Beresford’s Lost Villages


Jump to the 1968 list


Only four settlements appear in the 1968 Gazetteer. Cheshire is highlighted as one of the 15 counties which require considerable local research. Since this date a number of surveys have taken place as well as a consideration of the nature of settlement during the medieval period. In 1975 the MVRG noted that over the last four years much work had been undertaken with the documentary sources but that fieldwork needed to be done (Dyer 1975). Work by a number of individuals including D. Sylvester had noted the dispersed nature of settlement in a number of townships (Dyer 1975). It is now clear that this is a much more widespread pattern and that Cheshire as a whole had a great deal of dispersed settlement so the exact nature of the village and settlement make-up is difficult to reconstruct. Many of the settlements that become classed as deserted may not have been large nucleated entities in the first place. Many townships by the nineteenth century still contained no nucleated settlements (Edwards 2007). The main concentration of nucleated settlement in Cheshire is located to the west of the central Cheshire ridge (Dyer 1975).


None of the sites have been excavated.

County Boundaries

Cheshire as a county has seen very few changes to its structure with only minor areas moving between adjacent counties pre-1974. Since this period many areas of conurbations have become Unitary Authorities and the County has become divided between Cheshire East and Cheshire West.

Documentary Evidence

The palatine of Cheshire was exempt from most medieval taxation so few records appear after the Domesday Book until the sixteenth century. In 1377 no writ was issued for the Poll Tax. In 1379 commissions were supposed to levy the tax, but this was cancelled and they were asked for an offer of aid instead (Fenwick 1998: xxi). The Crown confirmed the county’s immunity from parliamentary taxation in 1381 (Fenwick 1998: xxi). Again in the sixteenth century no lay subsidy was required in 1524, 1525 or 1543 (Sheail 1998: 3). Hence many of the entries on the website have been left blank. The 1563 Diocesan Return survives within the return for the Diocese of Chester (Dyer and Palliser 2005). With the dispersed nature of the settlement it can be difficult to disentangle the evidence for individual hamlets.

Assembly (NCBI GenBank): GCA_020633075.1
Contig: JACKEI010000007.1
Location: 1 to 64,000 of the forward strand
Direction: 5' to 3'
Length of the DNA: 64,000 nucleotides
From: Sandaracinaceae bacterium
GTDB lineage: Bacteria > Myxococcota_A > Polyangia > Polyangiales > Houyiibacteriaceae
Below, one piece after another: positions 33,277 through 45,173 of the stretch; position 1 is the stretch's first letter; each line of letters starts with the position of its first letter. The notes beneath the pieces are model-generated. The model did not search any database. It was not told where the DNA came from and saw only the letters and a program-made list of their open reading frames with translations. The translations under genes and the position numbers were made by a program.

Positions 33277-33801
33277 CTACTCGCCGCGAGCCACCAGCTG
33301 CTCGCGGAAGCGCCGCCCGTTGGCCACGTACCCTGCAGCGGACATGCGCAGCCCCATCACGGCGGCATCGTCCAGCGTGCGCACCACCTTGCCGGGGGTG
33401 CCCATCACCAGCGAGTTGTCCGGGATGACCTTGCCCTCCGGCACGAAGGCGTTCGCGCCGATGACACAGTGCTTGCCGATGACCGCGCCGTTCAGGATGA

County Records

Although the County has been split into two authorities there is still a unified Cheshire county-based record for both the Historic Environment Record and the Local Archives. Both of these have online resources with the HER being accessible through Revealing Cheshire’s Past website and the Cheshire Archives having a wonderful website with access to the county Tithe Maps.


Dyer, C. 1975. ‘Research in 1975: Cheshire’, Medieval Village Research Group Report 23: 7-10.

Edwards, R. 2007. The Cheshire Historic Landscape Characterisation Final Report. Cheshire County Council & English Heritage Unpublished Report.

Fenwick, C.C. 1998. The Poll Taxes of 1377, 1379 and 1381: Part 1: Bedfordshire-Leicestershire. Oxford: Oxford University Press.

Glasscock, R.E. 1975. The Lay Subsidy of 1334. London: Oxford University Press.

Sheail, J. 1998. The Regional Distribution of Wealth in England as Indicated in the 1524/5 Lay Subsidy Returns: Volume One. London: List and Index Society.

List of deserted villages recorded in 1968

Site names in italics are unlocated and so do not appear on the VIllage Explorer. For the unlocated sites, click on their names and it will take you to the basic information about this village.

  • Brereton
  • Cholmondeley
  • Shocklach
  • Ulure